Expansion was one of the issues where this shoving and pushing has been playing out. Anywhere up to 40 countries are said to be potential members, though reports are that some 22 nations have actually formally expressed interest in joining the bloc.

With six countries that have been formally admitted, there will be disappointment in countries like Cuba, Congo, Indonesia, and Kazakhstan.

Some hint of the jostling comes from the fact that last week, President Ebrahim Raisi of Iran spoke on the phone with Prime Minister Modi. According to the official spokesman, they talked about "regional and bilateral matters” as well as issues like the expansion of BRICS. The two leaders have since met in Johannesburg as well.

On Thursday, too, there were reports that there were “eleventh our negotiations” over the potential new members. Reuters claims that an agreement was meant to be adopted on Wednesday, but it was delayed by India’s introduction of new criteria for membership.

It's clear from the outcome that India did not get its way otherwise which it would have definitely shaped the final list.

Consensus Is the Key for BRICS To Work

This seems to have become a focus of the attention of the Western media where it is being posed as an 'India versus China' issue. Perhaps it is so.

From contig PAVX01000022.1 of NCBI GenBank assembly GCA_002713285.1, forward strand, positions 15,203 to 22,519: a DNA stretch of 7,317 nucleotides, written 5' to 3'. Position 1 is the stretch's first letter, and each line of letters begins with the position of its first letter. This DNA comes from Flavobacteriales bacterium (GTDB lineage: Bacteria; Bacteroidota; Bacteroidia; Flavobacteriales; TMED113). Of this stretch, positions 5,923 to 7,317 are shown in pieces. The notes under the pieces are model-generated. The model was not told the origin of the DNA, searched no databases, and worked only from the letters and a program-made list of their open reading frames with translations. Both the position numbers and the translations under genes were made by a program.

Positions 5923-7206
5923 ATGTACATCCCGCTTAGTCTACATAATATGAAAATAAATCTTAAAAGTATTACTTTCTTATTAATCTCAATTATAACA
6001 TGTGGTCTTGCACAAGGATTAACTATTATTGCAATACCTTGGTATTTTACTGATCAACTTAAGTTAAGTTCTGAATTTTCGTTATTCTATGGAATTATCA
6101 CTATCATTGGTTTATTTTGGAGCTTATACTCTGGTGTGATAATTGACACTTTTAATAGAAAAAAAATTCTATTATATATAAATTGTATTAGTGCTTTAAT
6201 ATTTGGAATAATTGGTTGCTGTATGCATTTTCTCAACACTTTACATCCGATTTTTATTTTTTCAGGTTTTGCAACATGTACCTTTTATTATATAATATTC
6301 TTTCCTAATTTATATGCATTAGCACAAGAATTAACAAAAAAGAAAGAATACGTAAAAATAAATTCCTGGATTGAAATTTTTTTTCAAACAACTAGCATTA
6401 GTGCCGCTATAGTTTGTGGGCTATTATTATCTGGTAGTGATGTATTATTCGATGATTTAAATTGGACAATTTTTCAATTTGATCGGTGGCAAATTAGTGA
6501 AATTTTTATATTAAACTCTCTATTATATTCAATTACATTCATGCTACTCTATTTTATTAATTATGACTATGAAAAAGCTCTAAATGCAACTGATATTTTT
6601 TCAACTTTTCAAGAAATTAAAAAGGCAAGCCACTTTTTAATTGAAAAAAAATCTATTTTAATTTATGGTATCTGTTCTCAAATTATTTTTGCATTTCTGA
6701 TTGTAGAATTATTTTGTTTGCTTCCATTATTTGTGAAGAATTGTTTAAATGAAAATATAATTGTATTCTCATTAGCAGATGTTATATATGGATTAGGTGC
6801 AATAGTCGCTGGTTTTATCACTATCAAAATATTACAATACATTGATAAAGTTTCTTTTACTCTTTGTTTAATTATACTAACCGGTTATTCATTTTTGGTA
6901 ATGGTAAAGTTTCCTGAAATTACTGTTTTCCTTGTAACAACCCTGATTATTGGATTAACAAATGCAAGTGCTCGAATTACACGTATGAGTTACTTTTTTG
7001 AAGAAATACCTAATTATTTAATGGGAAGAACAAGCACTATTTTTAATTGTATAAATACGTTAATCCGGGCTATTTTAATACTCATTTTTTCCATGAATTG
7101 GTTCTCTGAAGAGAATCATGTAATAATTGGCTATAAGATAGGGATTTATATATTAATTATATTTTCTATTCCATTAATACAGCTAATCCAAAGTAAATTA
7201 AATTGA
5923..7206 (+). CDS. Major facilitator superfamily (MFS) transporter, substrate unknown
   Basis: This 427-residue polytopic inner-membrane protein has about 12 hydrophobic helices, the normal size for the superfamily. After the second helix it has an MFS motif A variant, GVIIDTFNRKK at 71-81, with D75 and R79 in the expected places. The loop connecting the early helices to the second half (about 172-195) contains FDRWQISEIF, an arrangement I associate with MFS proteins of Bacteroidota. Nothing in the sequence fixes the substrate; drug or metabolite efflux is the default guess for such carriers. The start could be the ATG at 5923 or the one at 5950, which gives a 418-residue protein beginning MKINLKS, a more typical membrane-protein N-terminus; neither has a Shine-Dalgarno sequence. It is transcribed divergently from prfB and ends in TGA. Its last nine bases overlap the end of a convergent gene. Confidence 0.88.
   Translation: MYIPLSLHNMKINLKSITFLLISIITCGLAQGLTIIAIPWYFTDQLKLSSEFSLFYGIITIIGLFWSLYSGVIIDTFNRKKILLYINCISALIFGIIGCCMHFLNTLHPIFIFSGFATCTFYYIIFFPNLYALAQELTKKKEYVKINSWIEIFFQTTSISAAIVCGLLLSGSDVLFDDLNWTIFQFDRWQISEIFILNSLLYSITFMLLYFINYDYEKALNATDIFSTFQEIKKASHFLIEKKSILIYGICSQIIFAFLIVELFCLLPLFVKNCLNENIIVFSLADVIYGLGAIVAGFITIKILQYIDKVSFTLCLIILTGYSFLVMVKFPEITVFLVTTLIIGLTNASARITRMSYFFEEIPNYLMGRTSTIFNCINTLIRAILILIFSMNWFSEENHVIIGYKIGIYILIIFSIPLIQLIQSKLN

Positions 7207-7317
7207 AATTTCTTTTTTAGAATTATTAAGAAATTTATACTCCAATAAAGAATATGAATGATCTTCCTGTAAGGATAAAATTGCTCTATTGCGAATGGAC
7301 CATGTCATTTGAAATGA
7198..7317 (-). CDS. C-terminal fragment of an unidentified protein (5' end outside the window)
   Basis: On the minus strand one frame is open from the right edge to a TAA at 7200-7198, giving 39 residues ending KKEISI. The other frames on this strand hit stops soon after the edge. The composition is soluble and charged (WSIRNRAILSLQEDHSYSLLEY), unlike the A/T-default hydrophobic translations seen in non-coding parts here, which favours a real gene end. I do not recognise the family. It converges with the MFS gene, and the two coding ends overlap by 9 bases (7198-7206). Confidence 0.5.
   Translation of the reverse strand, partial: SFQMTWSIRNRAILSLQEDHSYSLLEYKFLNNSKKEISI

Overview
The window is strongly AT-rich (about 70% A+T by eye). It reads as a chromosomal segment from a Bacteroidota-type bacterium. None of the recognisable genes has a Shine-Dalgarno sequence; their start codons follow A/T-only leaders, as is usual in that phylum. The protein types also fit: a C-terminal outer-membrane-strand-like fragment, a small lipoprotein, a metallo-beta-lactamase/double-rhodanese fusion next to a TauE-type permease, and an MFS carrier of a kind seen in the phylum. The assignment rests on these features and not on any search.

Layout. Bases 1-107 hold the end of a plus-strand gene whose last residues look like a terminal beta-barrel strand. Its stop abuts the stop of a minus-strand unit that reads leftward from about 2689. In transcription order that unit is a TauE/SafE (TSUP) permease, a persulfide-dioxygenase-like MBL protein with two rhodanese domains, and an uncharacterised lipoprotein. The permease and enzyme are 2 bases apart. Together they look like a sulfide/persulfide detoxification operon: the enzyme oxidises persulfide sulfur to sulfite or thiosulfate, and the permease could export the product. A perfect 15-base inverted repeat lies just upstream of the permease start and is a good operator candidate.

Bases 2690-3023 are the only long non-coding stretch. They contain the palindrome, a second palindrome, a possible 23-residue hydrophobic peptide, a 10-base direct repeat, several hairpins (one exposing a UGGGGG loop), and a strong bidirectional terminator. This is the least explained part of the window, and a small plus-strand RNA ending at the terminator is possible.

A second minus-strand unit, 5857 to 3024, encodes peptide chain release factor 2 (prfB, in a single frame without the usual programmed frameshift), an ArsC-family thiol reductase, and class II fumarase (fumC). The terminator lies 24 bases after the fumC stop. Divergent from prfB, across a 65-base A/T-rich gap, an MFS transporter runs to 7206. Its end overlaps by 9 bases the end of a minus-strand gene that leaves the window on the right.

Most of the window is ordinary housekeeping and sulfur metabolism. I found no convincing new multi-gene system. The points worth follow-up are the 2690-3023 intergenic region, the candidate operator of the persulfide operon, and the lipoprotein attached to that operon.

BRICS works by consensus and all five members would have had to agree on the six new members.

Neither India nor China can alienate countries like Saudi Arabia, Iran, or UAE but on the others, there must have been some give and take.

Earlier this month, the Indian official spokesman clarified that the actual position is that BRICS expansion would take place through “full consultation and consensus” among members of the bloc and that the “BRICS members are internally discussing the guiding principles, standards, criteria, and procedures for BRICS' expansion process on tea is of full consultation and consensus.“

Clearly, in some areas, the decisions may have come down to the wire.

The Indian position has been that while it was all for expansion, there was a need to develop and standardise mechanisms to consider the applications and move with them.

It is not as though the candidate members can be pushed by one or the other country.


The Caveats

With an organisation that functions on consensus, its degree of difficulty in getting things done increases with the expansion of its membership. Now, with eleven members, things will be that much more difficult.

The BRICS countries have economies and geopolitical profiles which are hugely divergent which makes consensus-based decision-making hugely difficult.

BRICS’ most substantial achievement has been the establishment of the New Development Bank in 2014, which is headquartered in Shanghai.

All five members have equal shares in it. It has disbursed some USD 32 billion, with USD 7.6 billion in 2021 alone.

It remains to be seen whether the shareholding pattern will remain the same. In any case, countries like Saudi Arabia and the UAE will have no problem, and having them within the BRICS tent will be a great advantage.

(The writer is a Distinguished Fellow, Observer Research Foundation, New Delhi. This is an opinion piece and the views expressed above are the author’s own. The Quint neither endorses nor is responsible for the same.)

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Topics:  BRICS    South Africa   Xi Jinping